Can’t Stand Up For Falling Down poised to captivate

“It’s not exactly festive fare, no”. Carla Kingham, director of Kellogg College’s upcoming production of Can’t Stand Up For Falling Down, is as understated about her new project as she is passionate.

Richard Cameron’s dark, harrowing one act-er is certainly a far cry from the all-singing all-dancing Christmas offerings being rehearsed all over the city in the run-up to Oxmas. A forgotten gem that won the Fringe First prize in the early 90s, the play revolves around a series of monologues delivered by three women, all of whose lives have been touched by an absent, abusive husband and father. It’s the first time that it’s been performed in Oxford University, and Kingham is keen to showcase a text about which she is evidently very passionate – she tells with a fervid intensity of when she first read the play, a contraband gift from a GCSE drama teacher.

The personal resonance of the text is immediately apparent with the cast too – Zoë Bullock, one of the three female cast-members, spoke of her “close empathy” with her character. Their enthusiasm is infectious, especially in the context of the open rehearsal involving me, the director, and just one actor. But it’s just this sort of intimacy that the tight-knit company of five is aiming for – the run consists of just three shows of 40 seats in the Oxford Hub’s space above Turl Street Kitchen.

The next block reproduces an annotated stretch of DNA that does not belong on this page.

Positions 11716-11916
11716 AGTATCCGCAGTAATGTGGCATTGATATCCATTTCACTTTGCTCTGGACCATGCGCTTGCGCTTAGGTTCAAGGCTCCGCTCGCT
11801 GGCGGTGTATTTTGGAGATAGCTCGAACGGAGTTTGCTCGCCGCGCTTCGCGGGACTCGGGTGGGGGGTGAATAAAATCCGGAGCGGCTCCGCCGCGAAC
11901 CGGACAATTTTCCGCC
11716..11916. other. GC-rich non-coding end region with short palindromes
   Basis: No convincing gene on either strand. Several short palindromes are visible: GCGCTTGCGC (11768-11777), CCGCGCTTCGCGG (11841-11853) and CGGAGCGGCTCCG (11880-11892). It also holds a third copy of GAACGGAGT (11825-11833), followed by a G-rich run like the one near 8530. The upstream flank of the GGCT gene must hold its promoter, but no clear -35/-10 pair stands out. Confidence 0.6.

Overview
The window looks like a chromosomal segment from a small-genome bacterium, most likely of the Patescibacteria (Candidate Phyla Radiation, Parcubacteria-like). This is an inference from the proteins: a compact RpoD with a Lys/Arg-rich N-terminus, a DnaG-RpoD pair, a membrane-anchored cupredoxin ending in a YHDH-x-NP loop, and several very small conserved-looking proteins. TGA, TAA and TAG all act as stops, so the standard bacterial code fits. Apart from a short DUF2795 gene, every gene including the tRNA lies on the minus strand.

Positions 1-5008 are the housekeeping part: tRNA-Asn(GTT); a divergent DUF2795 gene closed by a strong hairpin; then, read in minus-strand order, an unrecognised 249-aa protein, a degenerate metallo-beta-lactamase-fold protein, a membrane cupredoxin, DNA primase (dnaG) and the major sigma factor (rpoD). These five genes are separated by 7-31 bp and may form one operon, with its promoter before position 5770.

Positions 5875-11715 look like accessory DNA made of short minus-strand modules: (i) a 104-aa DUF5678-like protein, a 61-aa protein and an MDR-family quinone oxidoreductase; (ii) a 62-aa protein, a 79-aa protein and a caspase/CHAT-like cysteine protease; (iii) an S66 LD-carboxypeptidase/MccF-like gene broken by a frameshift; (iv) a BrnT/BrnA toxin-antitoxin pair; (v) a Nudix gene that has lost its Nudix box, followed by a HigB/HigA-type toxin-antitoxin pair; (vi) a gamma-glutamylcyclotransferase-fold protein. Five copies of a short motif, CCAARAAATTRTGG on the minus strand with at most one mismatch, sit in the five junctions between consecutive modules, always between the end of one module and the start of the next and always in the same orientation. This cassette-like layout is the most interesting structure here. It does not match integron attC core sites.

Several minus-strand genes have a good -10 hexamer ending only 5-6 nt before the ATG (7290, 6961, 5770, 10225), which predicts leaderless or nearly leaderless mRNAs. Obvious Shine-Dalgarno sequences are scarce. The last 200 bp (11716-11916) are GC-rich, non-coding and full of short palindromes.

cantstandup

 

Pared back word-of-mouth marketing takes this show even further from the bright lights and boisterous show-tunes of more conventional Yuletide theatre. According to Kingham, this is a conscious disaffiliation: “we wanted to show that theatre can be made anywhere, and that it’s not about the egos”. Of course, this is a lovely concept, but the proof of the pudding is in the acting – fortunately, in the scene that I saw, Bullock was exemplary (despite the usual rehearsal period line slips). Filling the room with a remarkable stage presence, she delivered a captivating excerpt. Her combination of lyricism and childish stiltedness in her characterisation made for a vital and spirited performance of an instantly expressive and appealing text.

For those looking for something a little less saccharine than the standard festive fare, this show looks to be a tour-de-force in the making.

Can’t Stand Up For Falling Down is showing at the Oxford Hub above the TSK from Thursday 28th November-Sunday 1st December (8th week). Tickets £8/5, in aid of the Oxford Hub – available on the door or in advance from the TSK.

PHOTOS/ Alex Talbott